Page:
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Self-destruction and dewetting of thin polymer films: the role of interfacial tensions

G. Reiter, R. Khanna, A. Sharma. J. Phys. Condensed Matter 15 (2003) S331-S336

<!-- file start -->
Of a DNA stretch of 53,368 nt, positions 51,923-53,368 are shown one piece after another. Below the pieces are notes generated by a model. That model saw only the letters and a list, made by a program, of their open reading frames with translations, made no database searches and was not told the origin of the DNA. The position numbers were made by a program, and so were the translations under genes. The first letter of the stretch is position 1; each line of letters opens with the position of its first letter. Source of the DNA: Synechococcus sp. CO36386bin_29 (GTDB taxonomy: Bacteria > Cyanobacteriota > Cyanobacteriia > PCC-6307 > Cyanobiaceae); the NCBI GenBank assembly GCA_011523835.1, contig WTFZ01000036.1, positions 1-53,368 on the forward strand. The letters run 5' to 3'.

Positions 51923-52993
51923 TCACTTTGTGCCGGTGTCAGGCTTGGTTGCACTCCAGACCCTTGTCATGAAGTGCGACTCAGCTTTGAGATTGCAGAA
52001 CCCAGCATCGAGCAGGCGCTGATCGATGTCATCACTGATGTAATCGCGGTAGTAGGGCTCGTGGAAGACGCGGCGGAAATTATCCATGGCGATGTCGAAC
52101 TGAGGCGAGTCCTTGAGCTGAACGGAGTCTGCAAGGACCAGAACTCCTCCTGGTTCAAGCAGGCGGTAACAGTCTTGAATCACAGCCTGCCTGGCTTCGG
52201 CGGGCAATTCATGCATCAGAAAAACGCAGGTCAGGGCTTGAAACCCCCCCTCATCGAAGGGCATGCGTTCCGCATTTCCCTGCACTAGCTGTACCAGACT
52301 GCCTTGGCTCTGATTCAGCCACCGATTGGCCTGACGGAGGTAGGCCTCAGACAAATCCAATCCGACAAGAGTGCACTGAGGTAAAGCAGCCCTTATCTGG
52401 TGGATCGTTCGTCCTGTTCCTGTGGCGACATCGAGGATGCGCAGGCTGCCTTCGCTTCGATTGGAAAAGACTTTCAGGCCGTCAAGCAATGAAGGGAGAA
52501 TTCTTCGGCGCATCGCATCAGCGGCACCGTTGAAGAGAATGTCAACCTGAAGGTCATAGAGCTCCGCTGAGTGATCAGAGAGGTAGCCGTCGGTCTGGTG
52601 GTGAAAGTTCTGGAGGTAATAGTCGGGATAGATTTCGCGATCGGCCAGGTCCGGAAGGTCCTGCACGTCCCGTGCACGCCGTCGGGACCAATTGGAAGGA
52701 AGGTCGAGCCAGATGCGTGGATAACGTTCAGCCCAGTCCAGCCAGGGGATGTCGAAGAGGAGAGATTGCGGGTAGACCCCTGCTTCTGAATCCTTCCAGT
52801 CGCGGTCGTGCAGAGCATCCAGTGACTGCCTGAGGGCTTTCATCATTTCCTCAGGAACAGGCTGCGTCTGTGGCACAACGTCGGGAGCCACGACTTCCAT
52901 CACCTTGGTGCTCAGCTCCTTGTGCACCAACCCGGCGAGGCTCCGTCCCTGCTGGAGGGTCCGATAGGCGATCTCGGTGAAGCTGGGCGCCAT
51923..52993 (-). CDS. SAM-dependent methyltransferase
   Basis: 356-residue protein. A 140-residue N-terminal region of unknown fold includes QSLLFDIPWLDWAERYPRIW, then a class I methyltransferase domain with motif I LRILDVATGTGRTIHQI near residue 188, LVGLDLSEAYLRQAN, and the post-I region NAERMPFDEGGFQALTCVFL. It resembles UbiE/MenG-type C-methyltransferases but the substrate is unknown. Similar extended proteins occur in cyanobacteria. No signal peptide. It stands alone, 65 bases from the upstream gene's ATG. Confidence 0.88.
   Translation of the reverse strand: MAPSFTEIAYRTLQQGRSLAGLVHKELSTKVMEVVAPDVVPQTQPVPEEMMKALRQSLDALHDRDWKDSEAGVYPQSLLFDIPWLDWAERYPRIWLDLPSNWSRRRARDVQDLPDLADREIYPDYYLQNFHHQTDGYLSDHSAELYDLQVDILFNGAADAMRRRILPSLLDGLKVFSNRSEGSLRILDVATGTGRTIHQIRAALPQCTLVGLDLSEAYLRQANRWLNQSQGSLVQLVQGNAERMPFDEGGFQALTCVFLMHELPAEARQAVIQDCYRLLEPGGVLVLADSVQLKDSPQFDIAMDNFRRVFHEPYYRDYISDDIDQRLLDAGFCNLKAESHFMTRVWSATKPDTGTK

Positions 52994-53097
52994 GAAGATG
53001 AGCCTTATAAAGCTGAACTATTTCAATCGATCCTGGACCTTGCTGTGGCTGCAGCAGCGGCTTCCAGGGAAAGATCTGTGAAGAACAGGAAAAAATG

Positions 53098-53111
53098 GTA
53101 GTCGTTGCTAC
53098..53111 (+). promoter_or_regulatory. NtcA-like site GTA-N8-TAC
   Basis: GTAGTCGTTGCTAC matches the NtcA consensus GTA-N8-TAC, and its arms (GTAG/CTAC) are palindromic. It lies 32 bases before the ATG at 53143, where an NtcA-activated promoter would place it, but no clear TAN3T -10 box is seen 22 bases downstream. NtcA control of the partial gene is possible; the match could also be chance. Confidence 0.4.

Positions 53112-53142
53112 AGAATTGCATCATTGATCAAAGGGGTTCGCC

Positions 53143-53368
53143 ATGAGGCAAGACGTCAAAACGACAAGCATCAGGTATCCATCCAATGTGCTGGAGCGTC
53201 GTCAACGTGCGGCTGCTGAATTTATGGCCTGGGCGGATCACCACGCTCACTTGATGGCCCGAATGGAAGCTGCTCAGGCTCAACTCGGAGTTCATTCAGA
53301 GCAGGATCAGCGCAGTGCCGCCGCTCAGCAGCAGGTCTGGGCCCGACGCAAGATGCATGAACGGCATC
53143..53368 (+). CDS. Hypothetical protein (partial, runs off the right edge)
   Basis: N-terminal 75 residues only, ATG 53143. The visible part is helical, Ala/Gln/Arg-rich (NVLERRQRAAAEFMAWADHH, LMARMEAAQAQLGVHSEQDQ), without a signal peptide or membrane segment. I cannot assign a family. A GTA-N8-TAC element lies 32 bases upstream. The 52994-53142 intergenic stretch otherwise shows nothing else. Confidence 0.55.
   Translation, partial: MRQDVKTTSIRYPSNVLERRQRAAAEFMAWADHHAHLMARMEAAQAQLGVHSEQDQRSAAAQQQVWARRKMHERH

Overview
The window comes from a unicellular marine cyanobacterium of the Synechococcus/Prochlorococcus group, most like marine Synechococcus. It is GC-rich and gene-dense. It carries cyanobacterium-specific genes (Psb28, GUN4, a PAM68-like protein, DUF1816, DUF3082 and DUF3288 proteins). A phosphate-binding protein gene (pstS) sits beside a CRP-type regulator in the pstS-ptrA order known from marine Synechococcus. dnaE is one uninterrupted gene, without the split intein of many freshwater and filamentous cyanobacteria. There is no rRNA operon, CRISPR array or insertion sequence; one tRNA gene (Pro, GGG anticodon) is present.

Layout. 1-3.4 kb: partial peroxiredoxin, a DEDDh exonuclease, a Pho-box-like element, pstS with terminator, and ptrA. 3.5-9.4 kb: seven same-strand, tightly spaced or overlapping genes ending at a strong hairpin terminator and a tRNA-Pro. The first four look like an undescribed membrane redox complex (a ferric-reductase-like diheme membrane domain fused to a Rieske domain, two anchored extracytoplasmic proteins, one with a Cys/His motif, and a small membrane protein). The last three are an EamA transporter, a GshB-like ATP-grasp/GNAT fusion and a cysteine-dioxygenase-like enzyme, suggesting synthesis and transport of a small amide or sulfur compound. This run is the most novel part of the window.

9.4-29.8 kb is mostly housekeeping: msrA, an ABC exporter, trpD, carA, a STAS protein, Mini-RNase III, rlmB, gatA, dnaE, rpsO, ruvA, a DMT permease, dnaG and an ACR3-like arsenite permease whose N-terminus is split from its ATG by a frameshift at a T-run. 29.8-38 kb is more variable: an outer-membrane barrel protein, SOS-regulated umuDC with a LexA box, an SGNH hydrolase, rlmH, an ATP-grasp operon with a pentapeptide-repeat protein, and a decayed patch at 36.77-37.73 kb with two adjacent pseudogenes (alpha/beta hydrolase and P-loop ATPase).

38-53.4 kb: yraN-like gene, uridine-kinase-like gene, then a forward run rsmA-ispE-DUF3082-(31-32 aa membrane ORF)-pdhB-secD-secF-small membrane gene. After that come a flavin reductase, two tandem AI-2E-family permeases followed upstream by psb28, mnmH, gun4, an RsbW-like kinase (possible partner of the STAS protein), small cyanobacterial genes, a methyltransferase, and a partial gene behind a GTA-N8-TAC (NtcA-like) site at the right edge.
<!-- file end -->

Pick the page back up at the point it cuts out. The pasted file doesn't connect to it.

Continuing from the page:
We present real-time optical microscopy observations of the pattern evolution in self-destruction and subsequent dewetting of thin polymer films based on experiments with polydimethylsiloxane films sandwiched between silicon wafers and aqueous surfactant solutions. A clear scenario consisting of four distinct stages has been identified: amplification of surface fluctuations, break-up of the film and formation of holes, growth and coalescence of holes, and droplet formation and ripening. Besides a linear dependence on film viscosity and surface tension, the time tau for film rupture varied significantly with film thickness h (tau similar to h(5)), as expected from theory. While the role of long-range forces is dominant only in the first stage, the later stages are controlled by the combination of interfacial tensions resulting in the contact angle characterizing the three-phase contact line. During the first stage, the characteristic distance of the pattern remains constant, represented by a time-independent wavevector. In all subsequent stages, this wavevector decreases with time as a consequence of hole opening, coalescence, and ripening on droplets. The later stages of evolution are a function of the contact angle at the three-phase contact line. Only a clear distinction between stages before and after film break-up allows a correct interpretation of the observed pattern evolution in unstable thin films.

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